Fortunately, while a lot of time is spent showing the development of the Kong/Ann relationship, it is time well-spent. Andy Serkis (the actor whose expressions/movement is behind the CGI Kong) did a phenomenal job (as did the animators) of making Kong real. Much like the original filmmakers, the idea here was that the more fearsome Kong was at the beginning of the film, the more we would feel upon his death. King Kong and Naomi Watts really stole the show here, no question.
The time spent on screen showing the both of them was a joy to watch. The process of the relationship changing from fear and curiousity to geniune caring and concern was completely believable. However when the action shifted to the rest of the crew, things did start to drag. Although the effects were spectacular, there did come times where I found myself thinking “isn’t this scene over yet?”. With a remake of such an iconic film, one cannot help but make comparisons, and many times throughout the film I asked myself why this one took three hours to tell the same story the original did so effectively in half that time.
Strangely, the one character that I thought was going to be closest to the original was Carl Denham, and he really wasn’t. I actually would have preferred to see Jack Black tap into some of his over the top energy to portray Denham more like the barely supressed carnival barker that Robert Armstrong played in 1933. Jack just never worked for me, but not for the reasons I had expected going in. I think it was more due to Peter Jackson’s take on the character than the acting itself. This Denham was more “human”, yes, but he didn’t strike me as the kind of man that would have the sheer force of will required to bring back the great King Kong.
Towards the end of the film, the scene where Kong is introduced to the paying audience was quite well done and effective, right through to where he escapes his bonds and rampages in Times Square. There is a new sequence in this film showing how Kong calms down once he finds Ann, and how they go off and reconnect like old friends until their peace is shattered by the military coming after Kong.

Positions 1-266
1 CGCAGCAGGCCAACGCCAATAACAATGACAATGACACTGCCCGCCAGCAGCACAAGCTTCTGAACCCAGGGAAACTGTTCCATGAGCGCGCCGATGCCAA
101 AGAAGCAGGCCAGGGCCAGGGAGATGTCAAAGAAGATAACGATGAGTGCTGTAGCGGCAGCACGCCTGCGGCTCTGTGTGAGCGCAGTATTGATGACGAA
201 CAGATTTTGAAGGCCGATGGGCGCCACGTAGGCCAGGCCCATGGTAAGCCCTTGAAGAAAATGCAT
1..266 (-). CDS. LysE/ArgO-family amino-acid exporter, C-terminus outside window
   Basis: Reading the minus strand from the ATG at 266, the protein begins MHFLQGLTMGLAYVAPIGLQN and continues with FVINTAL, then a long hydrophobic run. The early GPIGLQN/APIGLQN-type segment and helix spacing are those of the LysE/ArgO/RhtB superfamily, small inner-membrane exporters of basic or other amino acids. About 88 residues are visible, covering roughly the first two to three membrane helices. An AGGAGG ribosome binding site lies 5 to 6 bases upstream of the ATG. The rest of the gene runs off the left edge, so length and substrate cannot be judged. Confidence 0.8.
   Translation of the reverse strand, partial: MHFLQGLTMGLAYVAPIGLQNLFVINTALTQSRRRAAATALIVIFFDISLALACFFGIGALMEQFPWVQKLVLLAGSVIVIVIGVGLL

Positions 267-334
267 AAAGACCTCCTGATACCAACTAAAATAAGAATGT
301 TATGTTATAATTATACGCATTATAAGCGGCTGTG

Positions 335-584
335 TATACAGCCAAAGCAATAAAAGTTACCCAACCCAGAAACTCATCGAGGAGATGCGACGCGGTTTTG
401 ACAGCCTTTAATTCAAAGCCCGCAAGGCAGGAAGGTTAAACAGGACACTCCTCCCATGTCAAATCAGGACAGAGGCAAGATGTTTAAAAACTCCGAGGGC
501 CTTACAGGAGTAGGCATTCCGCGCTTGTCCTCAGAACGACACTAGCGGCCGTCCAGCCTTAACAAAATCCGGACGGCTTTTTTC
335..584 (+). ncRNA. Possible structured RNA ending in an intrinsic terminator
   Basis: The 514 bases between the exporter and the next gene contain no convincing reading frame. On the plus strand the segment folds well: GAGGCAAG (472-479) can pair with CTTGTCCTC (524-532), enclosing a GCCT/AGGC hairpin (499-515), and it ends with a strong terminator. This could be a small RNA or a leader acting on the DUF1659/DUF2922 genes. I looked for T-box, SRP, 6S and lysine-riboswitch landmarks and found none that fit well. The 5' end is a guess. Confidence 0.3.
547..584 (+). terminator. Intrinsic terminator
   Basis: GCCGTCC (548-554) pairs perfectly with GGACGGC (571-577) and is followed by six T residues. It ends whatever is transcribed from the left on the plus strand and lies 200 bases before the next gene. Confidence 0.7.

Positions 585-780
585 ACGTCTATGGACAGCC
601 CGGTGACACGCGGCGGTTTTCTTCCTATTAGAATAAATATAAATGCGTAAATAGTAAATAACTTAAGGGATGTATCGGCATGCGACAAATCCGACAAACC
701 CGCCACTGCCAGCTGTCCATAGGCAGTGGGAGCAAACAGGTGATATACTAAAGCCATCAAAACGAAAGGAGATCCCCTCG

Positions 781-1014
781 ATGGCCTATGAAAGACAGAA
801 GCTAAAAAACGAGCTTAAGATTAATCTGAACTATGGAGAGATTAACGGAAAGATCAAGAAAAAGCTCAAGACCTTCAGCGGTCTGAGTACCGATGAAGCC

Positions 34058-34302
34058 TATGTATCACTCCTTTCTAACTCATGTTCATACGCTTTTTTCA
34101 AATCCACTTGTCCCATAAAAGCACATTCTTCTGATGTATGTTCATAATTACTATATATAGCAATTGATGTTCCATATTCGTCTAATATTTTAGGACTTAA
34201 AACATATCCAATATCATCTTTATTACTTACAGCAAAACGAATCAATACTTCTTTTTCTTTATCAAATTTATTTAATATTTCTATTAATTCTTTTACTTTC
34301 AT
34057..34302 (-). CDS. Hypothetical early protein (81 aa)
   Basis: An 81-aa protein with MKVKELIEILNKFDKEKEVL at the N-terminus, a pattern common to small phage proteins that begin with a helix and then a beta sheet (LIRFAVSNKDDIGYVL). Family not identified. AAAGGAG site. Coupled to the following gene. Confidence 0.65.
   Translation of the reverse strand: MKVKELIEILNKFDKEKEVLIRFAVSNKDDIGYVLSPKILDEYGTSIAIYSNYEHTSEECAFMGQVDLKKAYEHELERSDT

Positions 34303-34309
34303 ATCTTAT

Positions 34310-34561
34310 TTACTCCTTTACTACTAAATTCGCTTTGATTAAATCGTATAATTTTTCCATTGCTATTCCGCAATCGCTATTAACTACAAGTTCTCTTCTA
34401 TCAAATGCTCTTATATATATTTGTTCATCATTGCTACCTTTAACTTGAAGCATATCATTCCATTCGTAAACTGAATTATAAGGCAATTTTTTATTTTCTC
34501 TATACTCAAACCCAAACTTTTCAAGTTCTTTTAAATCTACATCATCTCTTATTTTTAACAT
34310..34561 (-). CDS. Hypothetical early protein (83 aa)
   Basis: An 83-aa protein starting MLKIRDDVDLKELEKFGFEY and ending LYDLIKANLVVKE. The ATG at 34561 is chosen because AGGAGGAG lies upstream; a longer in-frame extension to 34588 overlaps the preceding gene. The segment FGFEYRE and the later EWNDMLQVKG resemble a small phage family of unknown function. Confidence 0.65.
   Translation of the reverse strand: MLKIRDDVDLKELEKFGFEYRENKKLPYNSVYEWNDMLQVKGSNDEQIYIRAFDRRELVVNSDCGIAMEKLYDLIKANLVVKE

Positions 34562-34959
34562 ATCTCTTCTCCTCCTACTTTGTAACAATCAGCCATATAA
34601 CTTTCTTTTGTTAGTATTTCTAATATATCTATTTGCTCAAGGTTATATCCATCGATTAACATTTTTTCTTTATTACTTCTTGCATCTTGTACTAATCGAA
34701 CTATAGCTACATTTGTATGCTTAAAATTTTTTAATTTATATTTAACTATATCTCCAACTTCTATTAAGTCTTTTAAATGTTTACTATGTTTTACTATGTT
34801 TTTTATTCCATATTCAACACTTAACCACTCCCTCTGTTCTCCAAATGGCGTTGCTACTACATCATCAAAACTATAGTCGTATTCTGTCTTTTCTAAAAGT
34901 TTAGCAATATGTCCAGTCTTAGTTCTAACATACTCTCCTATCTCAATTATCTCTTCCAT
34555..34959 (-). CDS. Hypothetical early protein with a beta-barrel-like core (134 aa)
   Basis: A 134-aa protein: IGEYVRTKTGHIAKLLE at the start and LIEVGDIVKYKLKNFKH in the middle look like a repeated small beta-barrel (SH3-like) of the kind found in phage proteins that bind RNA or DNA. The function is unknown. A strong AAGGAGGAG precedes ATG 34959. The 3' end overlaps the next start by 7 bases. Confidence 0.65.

Of course they eventually end up at the top of the Empire State Building, but here again, things seem to go on longer than they need to just for the sake of more screen time with Kong and special effects. When it does come down to the end and Jackson focuses in once more on the characters it does all come together once more, except for two things: The weakly delivered “It was beauty done killed the beast.” by Jack Black, and the final scene between Kong and Naomi Watts which looked like it was lifted straight from the end of Titanic.
Final notes: CGI effects, especially for Kong were flawless. I did not for a second think I was looking at a CGI creation. The scenes on the island with the natives might be too intense for the 7 and under crowd… some of them looking REALLY creepy and in extreme close ups that even creeped me out a bit.
All in all a really good movie that could have been a great movie if it had 30 minutes or so trimmed from it. Of course the DVD version will probably be 4 hours long and will no doubt suffer for it.